OPINION

Flag of opportunity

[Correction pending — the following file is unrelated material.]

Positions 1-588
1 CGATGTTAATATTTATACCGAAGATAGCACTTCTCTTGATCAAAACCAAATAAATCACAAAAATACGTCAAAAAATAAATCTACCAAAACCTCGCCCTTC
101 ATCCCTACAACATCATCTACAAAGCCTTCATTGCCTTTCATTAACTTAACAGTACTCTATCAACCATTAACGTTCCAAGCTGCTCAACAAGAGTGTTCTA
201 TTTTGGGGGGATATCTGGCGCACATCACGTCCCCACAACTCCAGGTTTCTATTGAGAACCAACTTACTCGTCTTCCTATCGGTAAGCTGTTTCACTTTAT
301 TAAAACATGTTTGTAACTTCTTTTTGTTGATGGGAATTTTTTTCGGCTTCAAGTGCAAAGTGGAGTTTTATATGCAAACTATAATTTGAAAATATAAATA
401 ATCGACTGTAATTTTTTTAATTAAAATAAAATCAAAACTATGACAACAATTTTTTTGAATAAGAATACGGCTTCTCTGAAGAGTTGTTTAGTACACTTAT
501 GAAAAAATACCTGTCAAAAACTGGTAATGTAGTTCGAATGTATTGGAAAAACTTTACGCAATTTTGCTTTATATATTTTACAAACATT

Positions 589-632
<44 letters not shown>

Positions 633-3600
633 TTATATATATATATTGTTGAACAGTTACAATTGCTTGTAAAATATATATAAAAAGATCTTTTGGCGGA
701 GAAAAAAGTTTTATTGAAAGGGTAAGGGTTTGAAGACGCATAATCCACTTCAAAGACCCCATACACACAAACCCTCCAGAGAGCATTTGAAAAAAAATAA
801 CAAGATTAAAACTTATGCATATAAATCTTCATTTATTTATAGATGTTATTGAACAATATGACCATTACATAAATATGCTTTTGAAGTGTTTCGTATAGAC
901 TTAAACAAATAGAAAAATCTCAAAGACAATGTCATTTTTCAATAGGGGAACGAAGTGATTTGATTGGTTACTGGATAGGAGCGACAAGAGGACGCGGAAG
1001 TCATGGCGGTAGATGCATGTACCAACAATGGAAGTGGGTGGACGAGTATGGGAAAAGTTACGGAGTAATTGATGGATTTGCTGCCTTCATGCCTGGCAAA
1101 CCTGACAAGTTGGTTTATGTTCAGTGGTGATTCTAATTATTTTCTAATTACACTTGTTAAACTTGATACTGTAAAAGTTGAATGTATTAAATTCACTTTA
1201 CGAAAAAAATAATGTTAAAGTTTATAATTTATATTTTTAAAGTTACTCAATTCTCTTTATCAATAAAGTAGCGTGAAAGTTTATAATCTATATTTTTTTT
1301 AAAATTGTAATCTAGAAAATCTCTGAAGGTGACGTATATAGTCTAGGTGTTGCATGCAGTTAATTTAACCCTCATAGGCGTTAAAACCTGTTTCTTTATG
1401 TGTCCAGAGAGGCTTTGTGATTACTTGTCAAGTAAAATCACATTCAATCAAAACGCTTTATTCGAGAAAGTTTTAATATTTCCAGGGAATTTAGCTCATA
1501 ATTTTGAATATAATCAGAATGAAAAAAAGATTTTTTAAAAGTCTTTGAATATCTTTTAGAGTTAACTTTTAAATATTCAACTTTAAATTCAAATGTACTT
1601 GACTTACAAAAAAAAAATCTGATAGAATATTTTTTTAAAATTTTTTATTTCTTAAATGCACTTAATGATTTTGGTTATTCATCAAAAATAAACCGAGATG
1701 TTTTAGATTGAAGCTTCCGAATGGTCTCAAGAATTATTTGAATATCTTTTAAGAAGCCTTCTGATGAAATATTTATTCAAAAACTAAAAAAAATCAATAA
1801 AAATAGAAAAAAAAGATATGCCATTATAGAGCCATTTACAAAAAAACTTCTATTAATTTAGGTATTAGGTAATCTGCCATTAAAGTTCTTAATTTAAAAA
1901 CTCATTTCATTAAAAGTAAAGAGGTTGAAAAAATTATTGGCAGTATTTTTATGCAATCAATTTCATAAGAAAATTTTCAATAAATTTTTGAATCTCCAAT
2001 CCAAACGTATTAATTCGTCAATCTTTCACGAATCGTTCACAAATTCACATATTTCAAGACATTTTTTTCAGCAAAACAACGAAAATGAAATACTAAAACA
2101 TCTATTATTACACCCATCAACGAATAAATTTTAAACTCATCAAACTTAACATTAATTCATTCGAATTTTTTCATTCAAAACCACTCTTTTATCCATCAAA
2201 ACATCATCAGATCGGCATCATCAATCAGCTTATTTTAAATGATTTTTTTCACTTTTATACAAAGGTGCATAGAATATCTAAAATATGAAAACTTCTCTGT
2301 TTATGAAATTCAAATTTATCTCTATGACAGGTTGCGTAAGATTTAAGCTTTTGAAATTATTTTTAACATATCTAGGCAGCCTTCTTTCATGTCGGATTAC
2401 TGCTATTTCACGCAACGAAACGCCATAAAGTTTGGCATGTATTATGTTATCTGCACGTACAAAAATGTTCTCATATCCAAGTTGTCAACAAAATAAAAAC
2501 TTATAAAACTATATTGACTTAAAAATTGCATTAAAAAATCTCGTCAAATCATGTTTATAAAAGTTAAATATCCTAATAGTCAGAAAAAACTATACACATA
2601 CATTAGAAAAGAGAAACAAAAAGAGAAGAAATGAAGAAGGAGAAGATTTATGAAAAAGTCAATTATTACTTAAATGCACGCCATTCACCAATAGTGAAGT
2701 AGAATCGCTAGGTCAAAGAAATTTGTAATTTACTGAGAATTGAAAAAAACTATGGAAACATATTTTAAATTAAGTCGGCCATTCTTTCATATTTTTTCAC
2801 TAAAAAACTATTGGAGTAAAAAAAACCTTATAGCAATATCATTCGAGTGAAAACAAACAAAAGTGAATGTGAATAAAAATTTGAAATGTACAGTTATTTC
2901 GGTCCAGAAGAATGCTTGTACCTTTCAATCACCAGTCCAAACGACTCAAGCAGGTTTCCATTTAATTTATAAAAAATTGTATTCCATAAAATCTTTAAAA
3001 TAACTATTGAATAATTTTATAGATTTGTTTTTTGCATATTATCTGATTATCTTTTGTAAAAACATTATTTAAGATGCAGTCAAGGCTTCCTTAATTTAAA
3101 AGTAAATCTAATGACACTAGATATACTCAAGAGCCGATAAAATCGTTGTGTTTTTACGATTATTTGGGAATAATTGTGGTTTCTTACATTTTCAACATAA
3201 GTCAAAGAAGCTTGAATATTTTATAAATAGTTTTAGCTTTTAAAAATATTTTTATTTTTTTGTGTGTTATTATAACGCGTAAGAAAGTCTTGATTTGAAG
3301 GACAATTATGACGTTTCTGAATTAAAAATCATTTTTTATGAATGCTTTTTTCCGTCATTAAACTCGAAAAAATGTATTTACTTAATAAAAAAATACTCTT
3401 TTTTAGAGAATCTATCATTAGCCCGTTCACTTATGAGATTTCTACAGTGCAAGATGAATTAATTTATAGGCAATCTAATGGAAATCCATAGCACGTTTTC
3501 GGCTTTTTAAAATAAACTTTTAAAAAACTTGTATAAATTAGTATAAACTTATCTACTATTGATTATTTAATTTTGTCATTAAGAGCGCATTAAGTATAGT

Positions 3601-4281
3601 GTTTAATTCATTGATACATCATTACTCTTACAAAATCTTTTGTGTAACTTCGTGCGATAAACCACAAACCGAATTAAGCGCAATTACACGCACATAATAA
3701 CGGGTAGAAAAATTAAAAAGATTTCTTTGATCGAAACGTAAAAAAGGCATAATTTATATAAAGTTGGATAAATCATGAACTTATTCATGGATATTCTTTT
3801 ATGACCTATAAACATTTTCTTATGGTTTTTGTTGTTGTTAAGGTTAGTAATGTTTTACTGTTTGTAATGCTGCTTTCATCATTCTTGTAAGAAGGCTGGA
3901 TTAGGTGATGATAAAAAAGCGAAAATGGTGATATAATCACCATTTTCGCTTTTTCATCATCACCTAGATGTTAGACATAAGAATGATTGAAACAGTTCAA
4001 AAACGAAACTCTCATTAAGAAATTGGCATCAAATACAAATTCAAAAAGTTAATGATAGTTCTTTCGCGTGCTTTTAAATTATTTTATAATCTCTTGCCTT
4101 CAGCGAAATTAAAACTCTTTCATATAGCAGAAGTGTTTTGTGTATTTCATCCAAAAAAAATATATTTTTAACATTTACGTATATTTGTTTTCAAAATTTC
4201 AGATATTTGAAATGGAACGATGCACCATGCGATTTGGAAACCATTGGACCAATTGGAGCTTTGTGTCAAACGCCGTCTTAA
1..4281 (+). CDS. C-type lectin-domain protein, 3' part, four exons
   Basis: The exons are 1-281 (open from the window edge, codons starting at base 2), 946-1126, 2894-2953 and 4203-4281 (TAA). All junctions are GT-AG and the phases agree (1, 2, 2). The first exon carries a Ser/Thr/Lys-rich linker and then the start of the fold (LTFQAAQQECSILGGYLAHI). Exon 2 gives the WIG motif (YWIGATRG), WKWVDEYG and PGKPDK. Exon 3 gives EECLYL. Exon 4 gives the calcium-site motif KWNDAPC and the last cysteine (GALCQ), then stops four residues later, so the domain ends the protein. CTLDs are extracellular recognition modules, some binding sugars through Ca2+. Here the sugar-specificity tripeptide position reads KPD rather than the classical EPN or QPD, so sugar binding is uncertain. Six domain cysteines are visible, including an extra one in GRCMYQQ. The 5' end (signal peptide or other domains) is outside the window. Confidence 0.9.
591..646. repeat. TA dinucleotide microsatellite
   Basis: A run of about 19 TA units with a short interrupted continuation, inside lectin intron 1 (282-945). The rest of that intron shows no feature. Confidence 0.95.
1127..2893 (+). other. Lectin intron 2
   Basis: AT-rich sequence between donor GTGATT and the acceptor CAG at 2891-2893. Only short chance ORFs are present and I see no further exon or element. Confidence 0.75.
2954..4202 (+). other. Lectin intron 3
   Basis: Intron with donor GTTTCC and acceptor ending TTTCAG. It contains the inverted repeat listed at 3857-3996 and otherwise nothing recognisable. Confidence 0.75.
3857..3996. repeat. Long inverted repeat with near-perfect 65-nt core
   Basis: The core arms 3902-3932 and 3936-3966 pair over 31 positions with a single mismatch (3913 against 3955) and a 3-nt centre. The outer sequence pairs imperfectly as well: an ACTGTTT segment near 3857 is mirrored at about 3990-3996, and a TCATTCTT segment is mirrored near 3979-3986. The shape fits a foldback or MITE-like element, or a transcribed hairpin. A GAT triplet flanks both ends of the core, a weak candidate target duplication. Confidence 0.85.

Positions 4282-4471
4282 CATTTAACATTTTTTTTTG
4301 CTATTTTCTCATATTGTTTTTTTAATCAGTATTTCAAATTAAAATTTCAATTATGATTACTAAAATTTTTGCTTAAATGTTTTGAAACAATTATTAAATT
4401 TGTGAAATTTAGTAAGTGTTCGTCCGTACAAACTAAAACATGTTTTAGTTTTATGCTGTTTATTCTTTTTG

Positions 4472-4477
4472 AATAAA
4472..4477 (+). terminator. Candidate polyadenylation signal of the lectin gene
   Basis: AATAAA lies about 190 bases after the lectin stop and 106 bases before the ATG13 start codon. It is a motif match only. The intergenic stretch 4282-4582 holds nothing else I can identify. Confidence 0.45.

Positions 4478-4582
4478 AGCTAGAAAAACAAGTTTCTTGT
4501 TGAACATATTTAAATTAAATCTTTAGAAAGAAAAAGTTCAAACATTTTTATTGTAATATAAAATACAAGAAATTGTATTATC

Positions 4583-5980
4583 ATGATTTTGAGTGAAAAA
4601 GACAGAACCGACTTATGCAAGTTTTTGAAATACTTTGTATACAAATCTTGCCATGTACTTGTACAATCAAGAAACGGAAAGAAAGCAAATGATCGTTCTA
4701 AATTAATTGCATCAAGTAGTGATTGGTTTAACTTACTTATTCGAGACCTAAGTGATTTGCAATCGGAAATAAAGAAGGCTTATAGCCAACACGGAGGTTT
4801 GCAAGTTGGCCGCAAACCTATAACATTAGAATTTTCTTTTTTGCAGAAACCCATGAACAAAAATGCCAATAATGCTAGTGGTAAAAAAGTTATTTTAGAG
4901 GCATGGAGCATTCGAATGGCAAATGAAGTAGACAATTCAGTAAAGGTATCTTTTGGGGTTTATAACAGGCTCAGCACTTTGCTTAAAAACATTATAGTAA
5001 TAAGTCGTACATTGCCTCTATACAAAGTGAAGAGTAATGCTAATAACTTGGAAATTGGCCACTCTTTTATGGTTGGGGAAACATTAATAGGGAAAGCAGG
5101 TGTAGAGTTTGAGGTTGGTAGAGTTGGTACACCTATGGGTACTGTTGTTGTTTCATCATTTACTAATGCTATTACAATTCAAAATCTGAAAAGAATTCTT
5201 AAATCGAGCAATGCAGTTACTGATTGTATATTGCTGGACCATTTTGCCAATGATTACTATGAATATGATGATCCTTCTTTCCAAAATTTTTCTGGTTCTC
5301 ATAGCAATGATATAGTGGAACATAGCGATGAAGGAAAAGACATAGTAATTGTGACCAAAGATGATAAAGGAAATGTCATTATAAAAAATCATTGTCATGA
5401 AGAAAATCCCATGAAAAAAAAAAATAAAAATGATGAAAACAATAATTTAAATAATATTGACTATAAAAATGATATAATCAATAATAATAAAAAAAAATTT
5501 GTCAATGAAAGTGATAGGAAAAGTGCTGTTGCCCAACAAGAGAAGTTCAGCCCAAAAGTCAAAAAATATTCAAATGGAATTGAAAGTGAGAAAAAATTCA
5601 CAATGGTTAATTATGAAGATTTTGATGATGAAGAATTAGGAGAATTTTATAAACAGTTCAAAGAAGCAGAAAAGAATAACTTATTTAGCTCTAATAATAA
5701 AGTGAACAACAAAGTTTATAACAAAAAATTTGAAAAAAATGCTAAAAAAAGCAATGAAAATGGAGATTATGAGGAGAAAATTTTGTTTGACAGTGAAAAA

It is common knowledge that Greece’s foreign policy is treading a narrow path. Even the most optimistic officials inside the ruling camp have recently been thrown into concern. The pace was first set by Prime Minister Costas Simitis himself who actually initiated a meeting with opposition party leaders. The government has once again turned national solidarity into a flag of opportunity, hence this essential need is being held ransom to partisan skirmishing. It is an open secret that the government is seeking a way to overcome the logjam regarding the Euroforce issue. Orchestrated by Washington, pressure on Athens has intensified in an attempt to forge the so-called Ankara document by the coming Seville summit – at the latest. It is worth noting that the prime minister is not the only one who is under pressure; New Democracy leader Costas Karamanlis is also under pressure to tone down his criticism so as to facilitate the government’s retreat. Even though the Euroforce issue is independent from developments in the Cyprus dispute, some of Greece’s partners may well try to connect the two. In other words, it is very likely that they will try to hinder Cyprus’s EU accession if Athens does not lift its objections to the Ankara document. We are, no doubt, entering a very difficult period and hence rumors of a disagreement between the premier and Foreign Minister George Papandreou on the handling of this crucial issue complicate things even more. People in the know are aware that senior PASOK officials have dropped innuendoes against Papandreou. This internal rift is, of course, part of the underlying race for succession but, on the other hand, it also remains a substantial problem. Papandreou’s absence from the recent Cabinet meeting on foreign policy was not coincidental. His illness proved to be a diplomatic maneuver, a fact which raises questions over the potential repercussions on our national issues of this divergence tactic. In any case, it is unacceptable that there are disagreements between himself and his foreign minister at a time when the prime minister is seeking solidarity from the opposition on the government’s foreign policy. Similarly, it is unacceptable that during such a crucial period, national interest succumbs to personal objectives of succession.